Be thankful for your body!!!
Your body is extraordinary--begin to respect and appreciate it.

Create a list of all the things your body lets you do. Read it and add to it often.

Become aware of what your body can do each day. Remember it is the instrument of your life, not just an ornament.

Create a list of people you admire: people who have contributed to your life, your community, or the world. Consider whether their appearance was important to their success and accomplishments.

Walk with your head held high, supported by pride and confidence in yourself as a person.

Don't let your weight or shape keep you from activities that you enjoy.

Wear comfortable clothes that you like and that feel good to your body.

Count your blessings, not your blemishes.

Think about all the things you could accomplish with the time and energy you currently spend worrying about your body and appearance. Try one!

Be your body's friend and supporter, not its enemy.

Consider this: your skin replaces itself once a month, your stomach lining every five days, your liver every six weeks, and your skeleton every three months.

Every morning when you wake up, thank your body for resting and rejuvenating itself so you can enjoy the day.

Every evening when you go to bed, tell your body how much you appreciate what it has allowed you to do throughout the day.

Find a method of exercise that you enjoy and do it regularly. Don't exercise to lose weight or to fight your body. Do it to make your body healthy and strong and because it makes you feel good.

Think back to a time in your life when you felt good about your body. Tell yourself you can feel like that again, even in this body at this age.

Keep a list of 10 positive things about yourself--without mentioning your appearance. Add to it!

Put a sign on each of your mirrors saying, "I'm beautiful inside and out."

Choose to find the beauty in the world and in yourself.

Start saying to yourself, "Life is too short to waste my time hating my body this way."

Eat when you are hungry. Rest when you are tired. Surround yourself with people that remind you of your inner strength and beauty.

Make a recovery toolbox!!!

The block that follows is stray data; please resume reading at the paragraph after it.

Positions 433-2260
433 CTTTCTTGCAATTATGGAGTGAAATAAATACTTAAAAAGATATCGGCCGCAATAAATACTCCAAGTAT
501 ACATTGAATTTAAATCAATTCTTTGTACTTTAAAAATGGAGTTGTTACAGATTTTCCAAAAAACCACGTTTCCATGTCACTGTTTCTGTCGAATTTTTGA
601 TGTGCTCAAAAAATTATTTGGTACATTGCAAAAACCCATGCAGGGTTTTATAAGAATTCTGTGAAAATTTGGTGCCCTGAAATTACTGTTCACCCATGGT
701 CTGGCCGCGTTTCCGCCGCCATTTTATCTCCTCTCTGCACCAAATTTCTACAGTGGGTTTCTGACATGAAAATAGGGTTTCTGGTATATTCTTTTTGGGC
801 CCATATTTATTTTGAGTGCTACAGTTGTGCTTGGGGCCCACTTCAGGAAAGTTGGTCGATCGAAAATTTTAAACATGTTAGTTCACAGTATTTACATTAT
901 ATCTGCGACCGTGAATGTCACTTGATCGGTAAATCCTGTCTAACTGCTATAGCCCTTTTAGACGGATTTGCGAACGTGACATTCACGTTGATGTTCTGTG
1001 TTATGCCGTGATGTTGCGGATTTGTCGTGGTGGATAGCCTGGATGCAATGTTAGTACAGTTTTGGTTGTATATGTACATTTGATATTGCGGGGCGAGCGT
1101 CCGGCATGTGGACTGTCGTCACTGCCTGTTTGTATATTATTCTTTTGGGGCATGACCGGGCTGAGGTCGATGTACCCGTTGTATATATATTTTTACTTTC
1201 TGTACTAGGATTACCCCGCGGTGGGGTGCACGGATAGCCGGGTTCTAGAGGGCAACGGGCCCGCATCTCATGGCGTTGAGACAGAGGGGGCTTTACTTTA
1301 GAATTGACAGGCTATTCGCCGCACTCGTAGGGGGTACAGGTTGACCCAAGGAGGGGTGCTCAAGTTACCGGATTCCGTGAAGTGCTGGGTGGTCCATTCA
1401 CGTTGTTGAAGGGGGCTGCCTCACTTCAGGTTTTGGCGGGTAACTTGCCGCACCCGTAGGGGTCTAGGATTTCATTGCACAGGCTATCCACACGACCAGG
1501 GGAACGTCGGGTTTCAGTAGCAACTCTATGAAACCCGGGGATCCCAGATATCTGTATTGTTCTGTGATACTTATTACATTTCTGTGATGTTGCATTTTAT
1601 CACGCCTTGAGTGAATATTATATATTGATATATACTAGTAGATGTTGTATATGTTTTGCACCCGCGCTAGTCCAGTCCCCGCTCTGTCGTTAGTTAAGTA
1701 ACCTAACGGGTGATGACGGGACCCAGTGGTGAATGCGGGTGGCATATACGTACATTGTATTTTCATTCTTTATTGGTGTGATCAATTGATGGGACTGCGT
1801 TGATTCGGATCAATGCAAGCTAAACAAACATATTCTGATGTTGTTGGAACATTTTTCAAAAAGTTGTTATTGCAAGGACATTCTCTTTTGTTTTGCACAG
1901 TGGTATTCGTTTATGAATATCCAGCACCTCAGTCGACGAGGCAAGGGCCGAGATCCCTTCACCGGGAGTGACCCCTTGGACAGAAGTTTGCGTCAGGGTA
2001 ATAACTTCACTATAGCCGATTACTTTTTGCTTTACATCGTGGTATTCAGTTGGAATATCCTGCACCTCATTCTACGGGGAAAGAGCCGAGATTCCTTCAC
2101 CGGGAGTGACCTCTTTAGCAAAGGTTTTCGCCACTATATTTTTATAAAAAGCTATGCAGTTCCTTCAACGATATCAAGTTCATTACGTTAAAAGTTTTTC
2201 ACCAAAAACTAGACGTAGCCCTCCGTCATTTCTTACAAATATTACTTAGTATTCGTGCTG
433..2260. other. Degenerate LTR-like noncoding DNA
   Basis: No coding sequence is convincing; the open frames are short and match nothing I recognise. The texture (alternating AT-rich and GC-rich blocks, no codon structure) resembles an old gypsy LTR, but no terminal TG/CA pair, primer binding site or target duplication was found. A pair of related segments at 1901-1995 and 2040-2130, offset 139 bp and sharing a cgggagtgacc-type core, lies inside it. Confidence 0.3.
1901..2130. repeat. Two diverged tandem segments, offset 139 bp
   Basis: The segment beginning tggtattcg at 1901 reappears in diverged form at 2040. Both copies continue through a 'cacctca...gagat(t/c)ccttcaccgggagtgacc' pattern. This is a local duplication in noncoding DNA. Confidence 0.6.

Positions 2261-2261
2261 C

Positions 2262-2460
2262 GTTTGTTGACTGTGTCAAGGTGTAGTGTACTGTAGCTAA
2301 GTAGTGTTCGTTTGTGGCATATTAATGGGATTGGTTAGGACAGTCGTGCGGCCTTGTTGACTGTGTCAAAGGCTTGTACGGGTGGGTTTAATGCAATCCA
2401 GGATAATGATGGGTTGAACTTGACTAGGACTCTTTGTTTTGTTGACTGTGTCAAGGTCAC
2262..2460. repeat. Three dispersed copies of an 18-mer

Recovery is not just about learning to eat in a healthy way. It is not just about gaining or losing the required amount of weight. While for some patients it may be important to get medically stable first, somewhere along the path of recovery everyone will need to fill their Recovery Toolbox with many items not included on the dietician's menu of what to eat.

What needs to be in the toolbox:

The Issues & Feelings Viewfinder:

Eating Disorders are not about weight and food. They may seem to be, but these are just symptoms of something much deeper going on, triggered by your own feelings and issues. Feelings such as low self-worth, depression, sadness, anger, confusion, frustration, fear and insecurities -- Issues like low self-esteem, dysfunctional relationships, lack of boundaries, perfectionism, being a "yes" person, social self-judgement, phobia or isolation -- are just some simple examples.

You need to be willing to find and explore what those issue are. You need to be willing to heal from the pain and/or anger. You will have to learn to express and talk about what you feel, and to address what your issues may be. You will need to learn to identify your own negative emotions and what triggers negative thinking. Ultimately, you need to learn to identify and cope with the stress in your life and the emotions that you feel.

Therapy is a great way to help you discover what's going on inside. Support groups are helpful. Journaling about how you feel, buying self-help books and workbooks, going to self-esteem seminars, thinking about how your relationships and pivotal people in your life have effected you, thinking about choices you've made, exploring what you have (had) and do not (did not) have control over, visiting with past major events of your life -- these are all important parts of getting to your issues and feelings.

The True-Voice Megaphone:

It's common to hear in the recovery community -- "use your voice". As part of recovery you need to learn to use your voice... to express what it is that you are feeling, to be able to communicate effectively with others what it is you need, what it is you lack, what they can do to help. You have to be able to tell someone you are feeling insecure. You need to learn to say "I'm feeling sad today, I could use a hug." Using your voice is about the benefit you get in doing so.

There are many ways to learn to express yourself through recovery. Sometimes it will be by taking risks to just say how you feel to someone you trust. Sometimes it will be to write a letter to someone, expressing your emotions. A good place to start is in a journal, in therapy or a support group, or even in an online support forum.